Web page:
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4 Scary New Finds About Fracking This Week

The bad news just keeps on coming.

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The driver was unhurt but residents were concerned about what the tanker was carrying and if any of it ended up in the creek. Pitcock wrote

While many of the workers on site told curious onlookers that the contents of the tanker could not be disclosed, one resident reported that a worker indicated to them that the tanker was hauling “Friction Reducer” fluid. ...

You can go on the Halliburton or Schlumberger websites and read about some … yes only some, of the chemicals that are used to slick up those well casings. Products such as Dynadrill, CLS, and caustic soda additives, DESCO, and plastic drill beads are just a few of the toxic contaminants that the industry admits to on their website. The rest are “proprietary” as was told to residents who posed the questions while gazing at the tanker lying on its side in our Meathouse Fork tributary.

This is just another example of why “propriety” and “trade secret” are serious threats to public health, and why these massive industrial operations pose real dangers to rural residents. The only ones besides drillers likely to benefit from all of this would law firms like this one which posted a story last year documenting seven fracking-related truck accidents in 12 days in the local area.

3. Shaky Ground

More damning evidence came forward this week linking fracking to earthquakes. Joe Romm at Climate Progress wrote about two new reports being presented at the American Geophysical Union (“Present Triggered Seismicity Sequence in the Raton Basin of Southern Colorado/Northern New Mexico” and “Fluid injection triggering of 2011 earthquake sequence in Oklahoma”). As Romm writes, while fracking wells can cause earthquakes, research suggests that most of the earthquakes scientists are now attributing to fracking are the result of taking the brine waste after a well has been fracked and getting rid of it by injecting it underground. (Injection wells are problematic for other reasons besides earthquakes, as well.)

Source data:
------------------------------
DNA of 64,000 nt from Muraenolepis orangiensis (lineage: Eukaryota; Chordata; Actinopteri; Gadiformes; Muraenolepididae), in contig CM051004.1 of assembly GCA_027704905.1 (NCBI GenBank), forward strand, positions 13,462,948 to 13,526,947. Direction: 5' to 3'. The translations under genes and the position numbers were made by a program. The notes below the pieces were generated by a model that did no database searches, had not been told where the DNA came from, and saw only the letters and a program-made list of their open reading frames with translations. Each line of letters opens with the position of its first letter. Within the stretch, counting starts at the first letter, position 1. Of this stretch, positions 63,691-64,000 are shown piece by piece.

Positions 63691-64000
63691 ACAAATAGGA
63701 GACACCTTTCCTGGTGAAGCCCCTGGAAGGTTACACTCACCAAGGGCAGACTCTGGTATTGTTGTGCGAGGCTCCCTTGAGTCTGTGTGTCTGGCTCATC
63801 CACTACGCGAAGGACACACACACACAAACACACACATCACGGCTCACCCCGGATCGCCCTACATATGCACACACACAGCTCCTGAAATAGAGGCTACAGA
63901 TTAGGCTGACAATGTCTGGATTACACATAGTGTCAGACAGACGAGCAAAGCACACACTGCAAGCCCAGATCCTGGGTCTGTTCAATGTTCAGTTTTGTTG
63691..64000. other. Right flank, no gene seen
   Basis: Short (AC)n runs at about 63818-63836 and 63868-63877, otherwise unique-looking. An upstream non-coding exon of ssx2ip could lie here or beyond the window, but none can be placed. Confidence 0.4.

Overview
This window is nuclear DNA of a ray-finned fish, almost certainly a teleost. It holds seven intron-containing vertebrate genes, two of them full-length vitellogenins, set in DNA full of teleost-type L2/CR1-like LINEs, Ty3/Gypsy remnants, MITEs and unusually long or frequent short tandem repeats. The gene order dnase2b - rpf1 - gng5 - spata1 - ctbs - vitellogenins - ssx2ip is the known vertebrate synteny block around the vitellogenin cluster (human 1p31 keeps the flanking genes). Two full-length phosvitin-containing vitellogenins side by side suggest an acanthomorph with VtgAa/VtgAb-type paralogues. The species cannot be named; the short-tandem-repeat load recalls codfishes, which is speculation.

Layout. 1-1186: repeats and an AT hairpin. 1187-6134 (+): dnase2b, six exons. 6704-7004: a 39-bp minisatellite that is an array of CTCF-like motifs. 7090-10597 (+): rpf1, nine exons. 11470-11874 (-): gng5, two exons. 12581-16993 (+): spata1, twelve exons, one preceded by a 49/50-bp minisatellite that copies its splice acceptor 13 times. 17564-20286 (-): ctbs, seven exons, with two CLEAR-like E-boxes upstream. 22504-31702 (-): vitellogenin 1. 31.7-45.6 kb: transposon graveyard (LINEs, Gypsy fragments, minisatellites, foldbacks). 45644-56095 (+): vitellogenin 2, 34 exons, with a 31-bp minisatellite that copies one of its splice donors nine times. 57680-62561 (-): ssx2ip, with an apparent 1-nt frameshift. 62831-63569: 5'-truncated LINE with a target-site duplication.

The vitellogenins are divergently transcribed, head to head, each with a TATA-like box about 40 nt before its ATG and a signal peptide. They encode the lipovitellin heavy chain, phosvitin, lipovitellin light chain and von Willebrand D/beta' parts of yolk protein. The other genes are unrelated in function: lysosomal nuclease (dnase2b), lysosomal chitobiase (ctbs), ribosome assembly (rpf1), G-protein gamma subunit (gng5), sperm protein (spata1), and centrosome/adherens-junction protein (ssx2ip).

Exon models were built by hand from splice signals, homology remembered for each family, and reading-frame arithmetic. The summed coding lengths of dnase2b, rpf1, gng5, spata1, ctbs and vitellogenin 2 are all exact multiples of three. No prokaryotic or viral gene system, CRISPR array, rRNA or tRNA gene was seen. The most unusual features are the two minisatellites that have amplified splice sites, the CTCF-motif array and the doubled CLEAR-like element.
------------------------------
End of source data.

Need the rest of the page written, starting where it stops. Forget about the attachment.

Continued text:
The abstract from the New Mexico/Colorado study said that their research, “led us to conclude that the majority, if not all of the earthquakes since August 2001 have been triggered by the deep injection of wastewater related to the production of natural gas from the coal-bed methane field here.” And the Oklahoma paper found there could be “multi-year lags between the commencement of fluid injection and triggered earthquakes.” 

4. Breathing Uneasy

Here’s a reason why we need more detailed health studies about how drilling sites can affect us and our environment. Lisa Song at InsideClimate News wrote about a new study (peer-reviewed in the journal Human and Ecological Risk Assessment) that found a group of chemicals — non-methane hydrocarbons (NMHCs) — in the air near drilling sites. She writes, “more than 50 NMHCs were found near gas wells in rural Colorado, including 35 that affect the brain and nervous system. Some were detected at levels high enough to potentially harm children who are exposed to them before birth. The authors say the source of the chemicals is likely a mix of the raw gas that is vented from the wells and emissions from industrial equipment used during the gas production process.”

While the results of this study are intriguing and scary, Song says the “study doesn't definitively link the gas fields to the air pollutant” but perhaps it will help bring some more attention to the risks of air pollution from drilling and the need for more research to be done. New York is currently embarking on a health impact assessment of fracking, and a watchdog group of health professionals is working to make sure it’s actually a comprehensive study. But that’s just the tip of the iceberg. Similar studies are needed all over the country, and as the NMHC study found, health problems can result during any period of the operation, not just while the well is being fracked.

 
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